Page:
Cycling Vs horses: Who’s faster & who can last longer? I love questions like this, very Alien Vs Predator, Batman Vs Superman, Usain Bolt Vs Winx. Are two wheels faster than four legs and who will win a marathon race? Well, a race horse will definitely outsprint a cyclist, once it has got up to speed, and can run a mile in less than two minutes. Funny Cide, the 2003 Kentucky Derby winner was clocked at 37.5 miles per hour, whilst Rohan Dennis completed the fastest time trial in the 2015 Tour de France at an average speed of 34.5 miles per hour.

Cycling Vs Horses: Who’s Faster & Who Can Last Longer?

The fastest cyclist, ever recorded, is John Howard in 1985 at 152 miles per hour. The fastest horse recorded in a race was 43.97 miles per hour by Winning Brew in 2008. As far as answering the question posed in the title of this article, it is all determined by other factors, like how far. The length of the race would define the result, as would the track surface. Over distances between 200 yards and 2 miles I would favour the race horse, especially on grass.

On bitumen road surfaces, one would have to give the nod to a top road racing cyclist, especially over long distances in terms of scores of miles. Tyres would come into the equation, and the type of bike in the race. Mountain bikes against stock horses in mountainous terrain would be an interesting competition. Betting on a horse versus a cyclist would be an interesting proposition in the right circumstance. Flat terrain or hilly terrain would inject another variable into the challenge of picking a winner.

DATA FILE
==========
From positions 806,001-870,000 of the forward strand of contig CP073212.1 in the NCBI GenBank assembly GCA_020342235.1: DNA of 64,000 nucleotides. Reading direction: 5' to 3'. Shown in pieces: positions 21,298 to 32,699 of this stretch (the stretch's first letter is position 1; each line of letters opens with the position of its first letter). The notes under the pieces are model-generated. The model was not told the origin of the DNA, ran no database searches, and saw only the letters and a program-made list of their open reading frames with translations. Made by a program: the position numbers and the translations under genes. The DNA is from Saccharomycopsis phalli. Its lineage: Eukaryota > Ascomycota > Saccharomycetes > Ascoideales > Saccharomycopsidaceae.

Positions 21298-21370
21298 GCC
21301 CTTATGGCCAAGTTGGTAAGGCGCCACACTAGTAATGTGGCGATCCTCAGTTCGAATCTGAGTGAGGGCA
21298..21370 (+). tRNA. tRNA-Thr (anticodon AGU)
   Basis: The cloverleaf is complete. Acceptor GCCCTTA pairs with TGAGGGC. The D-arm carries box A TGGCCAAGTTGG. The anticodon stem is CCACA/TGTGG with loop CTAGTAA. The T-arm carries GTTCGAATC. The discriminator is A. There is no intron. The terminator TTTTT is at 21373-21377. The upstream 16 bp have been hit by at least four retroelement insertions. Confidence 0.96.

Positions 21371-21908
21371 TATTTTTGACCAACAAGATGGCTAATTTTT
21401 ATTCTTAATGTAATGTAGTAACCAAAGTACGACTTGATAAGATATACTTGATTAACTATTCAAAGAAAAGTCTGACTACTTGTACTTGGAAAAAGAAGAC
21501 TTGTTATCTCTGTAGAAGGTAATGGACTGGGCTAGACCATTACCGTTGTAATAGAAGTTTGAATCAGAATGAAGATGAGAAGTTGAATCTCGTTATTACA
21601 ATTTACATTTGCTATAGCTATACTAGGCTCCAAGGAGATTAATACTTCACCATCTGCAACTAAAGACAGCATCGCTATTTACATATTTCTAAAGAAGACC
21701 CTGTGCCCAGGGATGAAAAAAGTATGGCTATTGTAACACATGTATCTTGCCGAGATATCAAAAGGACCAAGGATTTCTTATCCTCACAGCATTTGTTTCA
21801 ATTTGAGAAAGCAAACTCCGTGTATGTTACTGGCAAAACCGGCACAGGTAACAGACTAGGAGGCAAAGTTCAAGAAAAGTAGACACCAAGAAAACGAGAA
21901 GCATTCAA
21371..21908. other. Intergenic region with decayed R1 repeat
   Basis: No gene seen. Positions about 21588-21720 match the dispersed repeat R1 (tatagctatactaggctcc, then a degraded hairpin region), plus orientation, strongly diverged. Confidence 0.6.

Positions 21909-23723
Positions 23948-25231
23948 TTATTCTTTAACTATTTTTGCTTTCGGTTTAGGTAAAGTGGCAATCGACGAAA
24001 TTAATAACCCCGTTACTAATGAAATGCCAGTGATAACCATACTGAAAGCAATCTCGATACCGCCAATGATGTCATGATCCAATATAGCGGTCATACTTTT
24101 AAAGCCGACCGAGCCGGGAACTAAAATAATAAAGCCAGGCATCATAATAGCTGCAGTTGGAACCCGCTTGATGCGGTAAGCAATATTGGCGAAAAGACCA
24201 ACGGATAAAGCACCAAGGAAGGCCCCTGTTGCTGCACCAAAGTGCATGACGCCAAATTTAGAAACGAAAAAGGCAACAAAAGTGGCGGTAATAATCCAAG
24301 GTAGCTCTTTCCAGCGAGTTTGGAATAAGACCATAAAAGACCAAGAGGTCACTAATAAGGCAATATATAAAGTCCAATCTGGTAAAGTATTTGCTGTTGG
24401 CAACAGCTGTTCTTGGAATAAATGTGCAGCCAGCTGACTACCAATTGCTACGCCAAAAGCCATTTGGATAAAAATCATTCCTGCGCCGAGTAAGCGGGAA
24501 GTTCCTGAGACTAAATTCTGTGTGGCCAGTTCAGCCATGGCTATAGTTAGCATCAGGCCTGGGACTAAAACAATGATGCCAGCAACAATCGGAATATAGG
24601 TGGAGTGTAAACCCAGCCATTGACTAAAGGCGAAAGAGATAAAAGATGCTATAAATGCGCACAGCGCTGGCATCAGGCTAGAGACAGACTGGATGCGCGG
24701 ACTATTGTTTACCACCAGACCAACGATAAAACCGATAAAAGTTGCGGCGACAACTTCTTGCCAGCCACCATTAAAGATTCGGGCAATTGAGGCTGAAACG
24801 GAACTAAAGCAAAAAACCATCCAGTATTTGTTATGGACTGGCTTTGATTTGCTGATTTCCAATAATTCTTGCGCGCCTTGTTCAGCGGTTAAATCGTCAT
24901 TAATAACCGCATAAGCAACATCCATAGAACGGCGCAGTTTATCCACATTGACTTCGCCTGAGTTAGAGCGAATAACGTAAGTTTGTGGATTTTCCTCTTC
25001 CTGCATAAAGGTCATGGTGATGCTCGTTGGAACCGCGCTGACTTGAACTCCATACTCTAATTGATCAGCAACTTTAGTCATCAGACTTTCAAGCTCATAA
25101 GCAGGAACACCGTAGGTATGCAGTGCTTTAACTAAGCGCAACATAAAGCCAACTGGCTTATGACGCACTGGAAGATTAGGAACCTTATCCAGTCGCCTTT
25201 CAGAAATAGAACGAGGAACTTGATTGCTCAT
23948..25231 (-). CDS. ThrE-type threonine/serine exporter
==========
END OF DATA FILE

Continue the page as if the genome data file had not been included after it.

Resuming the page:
Whilst researching a range of blogs and forums, I was surprised at the level of dumb testosterone firing the content of posts by macho cyclists who wished to challenge horses. Choosing who was the dumb animal was not as easy as I thought in this instance. Perhaps, getting a human being to carry another animal on its back and then evaluating who is fastest for longest would be more to the point. Cycling Vs horses: Who’s faster & who can last longer? Reminds me that the answer to this question is not going to do anything to end world hunger or poverty. The athlete is an anachronism, a recreational piece of trivia, in a world, which has moved on from physical measurements of prowess bearing any real importance in the greater scheme of things.